The Fashion Industry Is Getting More Racist
If you've looked at any recent fashion magazine or show, you may have noticed that the industry has about as much ethnic diversity as Dave Matthews Band concert. This is part of a long tradition of believing that only white people can be hot, and that white people will only buy clothes if they're being worn by other, hotter white people.
Statistics clearly show that the fashion industry has been bleached like a supermodel's butthole. In 2012, Vogue was criticized for having only 14 covers in its entire history which featured minorities of any kind, out of over 1,400 total. Overall, only 14 percent of all fashion magazines featured people of any nonwhite ethnicity. Much to the fashionistas' surprise, calling something else "the new black" every season doesn't mean they get counted toward your diversity hires.
The same issue that featured an editor's note about their commitment to diversity featured a tanned Swede on the cover.
Hey, wait a minute. Weren't there a bunch of black supermodels in previous decades? Sure, '80s and '90s fashion was never going to win any diversity awards, but at least it had met its specific "intimidating black women" quota with the likes of Naomi Campbell, Tyra Banks, Iman, and Grace Jones. So what the hell happened? According to Bethann Hardison, one of the first black models in Europe, the rise of brands like Gucci and Prada are to blame. These brands are fond of "aspirational marketing" (directed toward people who can't actually afford the product) to white people, which led to an increase in ads featuring white models. At the same time, the responsibility for casting models for shoots went from the designers to casting agents, who were a bit more preoccupied with marketing than supporting art and diversity.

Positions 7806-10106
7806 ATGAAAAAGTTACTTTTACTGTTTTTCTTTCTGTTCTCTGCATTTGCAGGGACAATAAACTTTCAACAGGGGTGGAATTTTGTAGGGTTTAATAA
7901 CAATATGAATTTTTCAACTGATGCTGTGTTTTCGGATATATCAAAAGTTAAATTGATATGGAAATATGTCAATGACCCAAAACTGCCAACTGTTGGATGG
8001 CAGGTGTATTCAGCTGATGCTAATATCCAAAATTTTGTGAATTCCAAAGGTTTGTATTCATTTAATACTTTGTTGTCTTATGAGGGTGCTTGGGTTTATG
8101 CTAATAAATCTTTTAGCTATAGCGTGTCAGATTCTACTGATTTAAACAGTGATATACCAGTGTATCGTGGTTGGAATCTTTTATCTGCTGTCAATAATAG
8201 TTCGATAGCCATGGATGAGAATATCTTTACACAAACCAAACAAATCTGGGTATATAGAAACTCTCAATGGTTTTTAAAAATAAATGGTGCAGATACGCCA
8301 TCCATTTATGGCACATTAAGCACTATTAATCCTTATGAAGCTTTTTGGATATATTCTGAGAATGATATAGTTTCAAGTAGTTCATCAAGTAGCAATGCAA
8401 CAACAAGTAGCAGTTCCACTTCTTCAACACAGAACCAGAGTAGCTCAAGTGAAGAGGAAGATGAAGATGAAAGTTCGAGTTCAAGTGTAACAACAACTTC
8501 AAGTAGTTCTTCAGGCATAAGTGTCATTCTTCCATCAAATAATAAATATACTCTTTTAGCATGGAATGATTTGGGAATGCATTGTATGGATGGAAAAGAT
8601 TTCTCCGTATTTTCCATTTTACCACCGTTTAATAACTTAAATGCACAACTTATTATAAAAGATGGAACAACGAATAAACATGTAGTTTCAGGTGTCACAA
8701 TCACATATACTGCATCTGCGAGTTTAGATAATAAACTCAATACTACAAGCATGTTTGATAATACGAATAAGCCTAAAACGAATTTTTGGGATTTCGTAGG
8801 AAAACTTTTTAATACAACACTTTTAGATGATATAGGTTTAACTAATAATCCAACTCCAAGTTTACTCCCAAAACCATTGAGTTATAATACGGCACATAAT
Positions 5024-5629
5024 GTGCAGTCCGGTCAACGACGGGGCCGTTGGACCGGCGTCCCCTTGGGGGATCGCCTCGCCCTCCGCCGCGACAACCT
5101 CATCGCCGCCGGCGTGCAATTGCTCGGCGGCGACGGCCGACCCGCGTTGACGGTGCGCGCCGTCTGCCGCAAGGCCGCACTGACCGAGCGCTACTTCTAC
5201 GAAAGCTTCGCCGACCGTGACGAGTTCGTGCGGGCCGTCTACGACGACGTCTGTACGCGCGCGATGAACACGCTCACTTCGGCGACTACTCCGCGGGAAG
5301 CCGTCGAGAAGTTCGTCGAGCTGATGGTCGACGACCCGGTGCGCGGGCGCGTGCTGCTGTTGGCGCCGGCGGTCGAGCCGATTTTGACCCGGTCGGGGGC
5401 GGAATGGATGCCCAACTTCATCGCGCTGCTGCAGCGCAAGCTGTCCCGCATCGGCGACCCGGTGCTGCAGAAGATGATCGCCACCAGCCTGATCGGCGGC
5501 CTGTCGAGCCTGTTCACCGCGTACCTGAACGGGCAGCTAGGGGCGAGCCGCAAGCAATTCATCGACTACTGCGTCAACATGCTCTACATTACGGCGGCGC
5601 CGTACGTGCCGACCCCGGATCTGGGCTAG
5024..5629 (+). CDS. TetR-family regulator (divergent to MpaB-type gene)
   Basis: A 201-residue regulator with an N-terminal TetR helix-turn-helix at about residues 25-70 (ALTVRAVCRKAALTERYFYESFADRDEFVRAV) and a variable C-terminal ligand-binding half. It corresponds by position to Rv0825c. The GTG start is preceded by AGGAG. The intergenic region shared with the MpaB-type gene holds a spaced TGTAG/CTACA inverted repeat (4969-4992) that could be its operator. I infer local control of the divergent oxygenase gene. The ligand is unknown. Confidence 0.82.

But even the black supermodels we mentioned still get passed over for the same skinny white girls they've been fighting all of their careers. In 2012, Claudia Schiffer and Karl Lagerfeld worked on an ad campaign for Dom Perignon which featured Schiffer wearing clothes from different cultures around the world. Which isn't necessarily a problem in itself, but then they decided to take it a step further and go full minstrel show: